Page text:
As stated before, the race to decarbonising companies has begun. The Intergovernmental Group of the International Energy Agency predicts that new patents in key technology like batteries, hydrogen, intelligent grids and carbon capture greatly outweigh the patents in other technologies, including fossil fuels.
How to decarbonise companies?
Decarbonisation = business opportunity
Decarbonising companies must be seen as a business opportunity – by investing in this solution, your business will reap all of the benefits. Rethinking business’ operations enable innovation: from reusing carbon as an output for products, reducing raw materials to find alternatives to consumption habits. For example, Impossible Foods – which makes low-carbon alternative protein – is valued at $10bn.
Understand your corporate carbon footprint
Then, it is all about understanding your corporate carbon footprint (CCF). According to the Ellen MacArthur Foundation, by switching to renewable energy we will cut greenhouse gas emissions only by 55%, the remaining 45 % of emissions come from making and using products and how we produce food. By assessing it, companies can identify their largest sources of energy usage, production intensity, transportation needs and waste generated across processes.
Carbon footprint monitoring allows companies to identify sources and opportunities for carbon reduction. Knowing that one’s carbon footprint comes from scope 3 (indirect sources), companies will find a sea of opportunities there. For example, World IT leader Atos told us that 50% of its carbon footprint comes from computers – applicable to scope 3. To decarbonise, Atos is engaging actively with its suppliers to reduce its environmental impact and implement change. For that, the company has set up drivers to incentivise its suppliers.
You may then scale up your efforts by measuring your performance using open data sets against your competitors. Our carbon management platform helps many companies in establishing decarbonisation pathways. Book a demo now.
Decarbonise the whole value-chain
Consider how you can include carbon removal into your product strategy, supplier networks, and operations across your whole value chain, as well as create responsibility, particularly around emissions and science-based objectives. A significant part of carbon emissions may be eliminated by converting to renewable energy, electrification systems, and improving efficiency. In terms of energy sources, hydrogen, for example, may be used to decarbonize steel, shipping, bussing, and coal, among other industries.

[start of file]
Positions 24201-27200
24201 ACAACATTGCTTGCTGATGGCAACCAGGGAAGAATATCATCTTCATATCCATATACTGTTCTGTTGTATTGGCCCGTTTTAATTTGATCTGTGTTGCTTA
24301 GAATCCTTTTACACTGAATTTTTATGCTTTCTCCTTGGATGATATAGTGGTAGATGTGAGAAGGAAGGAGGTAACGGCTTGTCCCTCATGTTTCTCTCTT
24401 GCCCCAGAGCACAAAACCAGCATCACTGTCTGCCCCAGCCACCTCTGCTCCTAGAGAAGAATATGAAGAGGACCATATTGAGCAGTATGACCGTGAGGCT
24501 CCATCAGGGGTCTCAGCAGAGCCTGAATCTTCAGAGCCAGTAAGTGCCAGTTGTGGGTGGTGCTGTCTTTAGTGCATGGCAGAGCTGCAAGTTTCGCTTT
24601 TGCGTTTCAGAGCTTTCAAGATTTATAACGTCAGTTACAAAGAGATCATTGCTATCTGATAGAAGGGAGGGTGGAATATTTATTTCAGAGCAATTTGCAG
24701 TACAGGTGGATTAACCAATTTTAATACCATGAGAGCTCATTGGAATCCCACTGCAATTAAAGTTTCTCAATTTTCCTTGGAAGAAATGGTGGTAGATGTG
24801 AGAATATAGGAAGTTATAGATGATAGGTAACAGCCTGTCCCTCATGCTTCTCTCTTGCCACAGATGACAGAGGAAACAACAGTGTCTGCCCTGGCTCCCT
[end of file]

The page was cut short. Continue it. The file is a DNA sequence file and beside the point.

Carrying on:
The challenge is how to reach your goals after you understand your carbon footprint and have measures in place. With a plethora of digital, new material, and decarbonisation technologies at your disposal, you’ll need to devise a plan that allows for large-scale impact while achieving maximum value.
For example, carbon-based feedstocks (waste) such as methane, agricultural leftovers may be converted into goods using innovative carbon technology solutions. For example, UBQ transforms landfill waste into goods. For each tonne used and produced, approximately 1.3 tonnes of landfilled waste are diverted and up to 15 tonnes of carbon dioxide equivalent are saved in its current pilot commercial operations.
Evaluate your decarbonisation strategy
Now it is time to evaluate your strategy, and how much carbon you have reduced so far. Improve your decision-making constantly by using the right metrics, and go deeper into decarbonisation.
Note: It is expected that investors will look deeply into companies’ efforts in becoming net-zero emissions and climate risks’ strategies. It is not out of the realm that businesses might be refuse loans or investments because of their “dirty processes”. So, be one of the good girls and guys, start decarbonising your business now.